Belfast Telegraph

Why Next appears to be the exception to a good year for retail


By Donald McFetridge, Independent Retail Analyst

Every January, retail analysts like myself look forward to finding out exactly how good or bad trading was for retailers over the festive period, and every January there are always winners and losers.

This year has been no exception but, on the face of things, retail trading results have been surprisingly - indeed exceptionally - good, especially in light of the fact that we are living in very uncertain economic circumstances with Brexit looming, Trump entering the White House, a weak pound and the prospect of rising inflation and prices throughout the incoming year.

The retail world is divided into two distinct categories - food and non-food - and it's usually the food retailers who fare best over the Christmas period with consumers spending much more on their groceries than normal due to the festivities.

This year was no exception. Sainsbury's, Tesco and Asda all reported excellent trading results. In fact, Tesco reported that they have grown market share for the first time since 2011 with a record rise in sales.

This year, they reported a very impressive 1.5% like-for-like sales increase for the 13 weeks ending November 26, boosted by strong sales of fresh food.

Sainsbury's (in the 15 weeks to January 7) indicated that their total sales were up by 0.8%, while Lidl (who report differently from the British multiples) also recorded that they had increased their total sales by a record 10%.

Pleasing to note were the NISA results. In the 10 weeks to January 1, NISA had a record Christmas with like-for-like sales up by 2.7%.

It would, therefore, be fair to state that food retailers fared exceptionally well as consumers seemed determined to enjoy a bumper Christmas in the food and drink sectors.

What is more surprising is that even in the non-food sector, we have seen some exceptionally keen sales figures.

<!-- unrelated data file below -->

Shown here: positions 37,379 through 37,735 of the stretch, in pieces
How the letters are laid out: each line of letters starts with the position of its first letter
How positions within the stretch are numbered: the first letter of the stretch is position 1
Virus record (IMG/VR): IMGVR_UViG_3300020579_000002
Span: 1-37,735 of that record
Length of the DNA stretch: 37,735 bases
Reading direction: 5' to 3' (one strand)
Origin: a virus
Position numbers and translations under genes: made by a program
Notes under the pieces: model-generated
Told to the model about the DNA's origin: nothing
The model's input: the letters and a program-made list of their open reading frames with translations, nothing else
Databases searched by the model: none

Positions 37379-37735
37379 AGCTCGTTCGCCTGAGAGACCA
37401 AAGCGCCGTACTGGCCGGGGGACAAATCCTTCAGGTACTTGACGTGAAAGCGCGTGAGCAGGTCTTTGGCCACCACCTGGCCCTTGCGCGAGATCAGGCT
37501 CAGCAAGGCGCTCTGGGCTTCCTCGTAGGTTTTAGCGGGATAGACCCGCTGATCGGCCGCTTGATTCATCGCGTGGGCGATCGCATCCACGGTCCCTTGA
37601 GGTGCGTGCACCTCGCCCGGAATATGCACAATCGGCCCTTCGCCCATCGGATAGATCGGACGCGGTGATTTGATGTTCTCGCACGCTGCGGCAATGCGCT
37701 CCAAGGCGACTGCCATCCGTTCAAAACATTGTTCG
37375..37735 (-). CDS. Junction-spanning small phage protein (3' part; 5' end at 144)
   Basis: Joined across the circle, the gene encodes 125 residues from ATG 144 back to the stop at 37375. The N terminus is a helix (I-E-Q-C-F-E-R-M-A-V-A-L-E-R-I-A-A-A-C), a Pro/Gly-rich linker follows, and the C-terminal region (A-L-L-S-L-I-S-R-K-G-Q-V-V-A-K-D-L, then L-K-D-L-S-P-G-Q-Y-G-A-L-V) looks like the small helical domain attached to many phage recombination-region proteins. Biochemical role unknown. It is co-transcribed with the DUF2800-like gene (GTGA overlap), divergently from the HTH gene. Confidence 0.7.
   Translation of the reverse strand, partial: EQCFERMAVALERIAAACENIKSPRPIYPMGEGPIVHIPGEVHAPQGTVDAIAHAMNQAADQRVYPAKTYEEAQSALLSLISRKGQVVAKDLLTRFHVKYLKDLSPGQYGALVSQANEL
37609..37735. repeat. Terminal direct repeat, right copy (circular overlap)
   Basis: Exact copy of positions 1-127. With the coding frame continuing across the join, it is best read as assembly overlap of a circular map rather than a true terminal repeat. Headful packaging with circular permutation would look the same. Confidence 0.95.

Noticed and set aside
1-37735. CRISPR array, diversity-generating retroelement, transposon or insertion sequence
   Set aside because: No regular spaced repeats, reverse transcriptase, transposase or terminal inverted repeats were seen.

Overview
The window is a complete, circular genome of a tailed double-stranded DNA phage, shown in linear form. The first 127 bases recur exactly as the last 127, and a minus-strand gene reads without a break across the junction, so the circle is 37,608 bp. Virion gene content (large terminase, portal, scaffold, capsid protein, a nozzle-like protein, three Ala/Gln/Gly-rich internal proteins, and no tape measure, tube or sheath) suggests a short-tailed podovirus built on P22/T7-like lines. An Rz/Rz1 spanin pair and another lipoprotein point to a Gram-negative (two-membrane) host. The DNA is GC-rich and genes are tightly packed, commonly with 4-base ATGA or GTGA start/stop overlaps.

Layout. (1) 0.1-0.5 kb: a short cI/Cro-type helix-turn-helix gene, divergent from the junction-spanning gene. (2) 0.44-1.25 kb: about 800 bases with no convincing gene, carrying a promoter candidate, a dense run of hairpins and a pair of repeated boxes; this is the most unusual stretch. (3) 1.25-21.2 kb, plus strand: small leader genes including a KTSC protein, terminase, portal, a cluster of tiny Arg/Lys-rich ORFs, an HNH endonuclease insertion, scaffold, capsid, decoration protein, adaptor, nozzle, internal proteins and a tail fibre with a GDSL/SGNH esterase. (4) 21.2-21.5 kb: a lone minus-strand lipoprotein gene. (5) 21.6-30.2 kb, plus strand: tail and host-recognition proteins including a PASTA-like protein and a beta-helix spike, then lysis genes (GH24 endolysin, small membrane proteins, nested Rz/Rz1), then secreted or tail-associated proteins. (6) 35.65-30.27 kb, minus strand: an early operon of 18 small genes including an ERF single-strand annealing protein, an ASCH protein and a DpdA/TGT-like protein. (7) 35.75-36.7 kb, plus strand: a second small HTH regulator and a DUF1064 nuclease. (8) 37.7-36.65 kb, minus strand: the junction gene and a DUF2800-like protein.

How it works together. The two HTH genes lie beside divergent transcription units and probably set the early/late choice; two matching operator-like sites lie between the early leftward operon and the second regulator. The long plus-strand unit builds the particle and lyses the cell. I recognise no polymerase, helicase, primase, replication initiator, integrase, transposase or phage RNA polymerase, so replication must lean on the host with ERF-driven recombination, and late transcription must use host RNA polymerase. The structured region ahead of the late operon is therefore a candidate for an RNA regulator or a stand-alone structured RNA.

Retailers in the clothing sector performed well with even Marks & Spencer managing to stop the rot in their troubled general merchandise lines.

M&S reported a 2.3% rise in like-for-like sales for the 13 weeks to December 31. This is only the second time that M&S has been able to report sales growth in clothing over the past 23 quarters. This must be music to the ears of Steve Rowe and shareholders in the company.

Meanwhile, trading over at Next was very different - and difficult. Lord Wolfson had already signalled that trading figures for the period would not be of the usual high calibre. Total sales in the fourth quarter for the company to December 24, including markdown sales, were down by 0.4%. This must be of extreme concern for one of the bellwethers of the high street.

The mid-market clothing market has always been fraught with difficulties and it appears that this year M&S pulled out all the stops to beat their competitors. However, there is only so much money around and, as a result, there are inevitably more distinct winners and losers within this sector.

Department store groups like John Lewis and House of Fraser also performed way ahead of market expectations, as did Primark where the tills are still ringing, and sales are up by one-fifth thanks to a boost from the Brexit-hit pound.

While the results announced so far have been very pleasing, it must be remembered that 2017 will continue to be a very challenging year for both retailers and consumers.

However, it's not all doom and gloom, as in so many previous Januarys, but retailers must surely remain cautious about what 2017 will bring, as Brexit plans are revealed and other key economic factors and considerations are taken into account.

Belfast Telegraph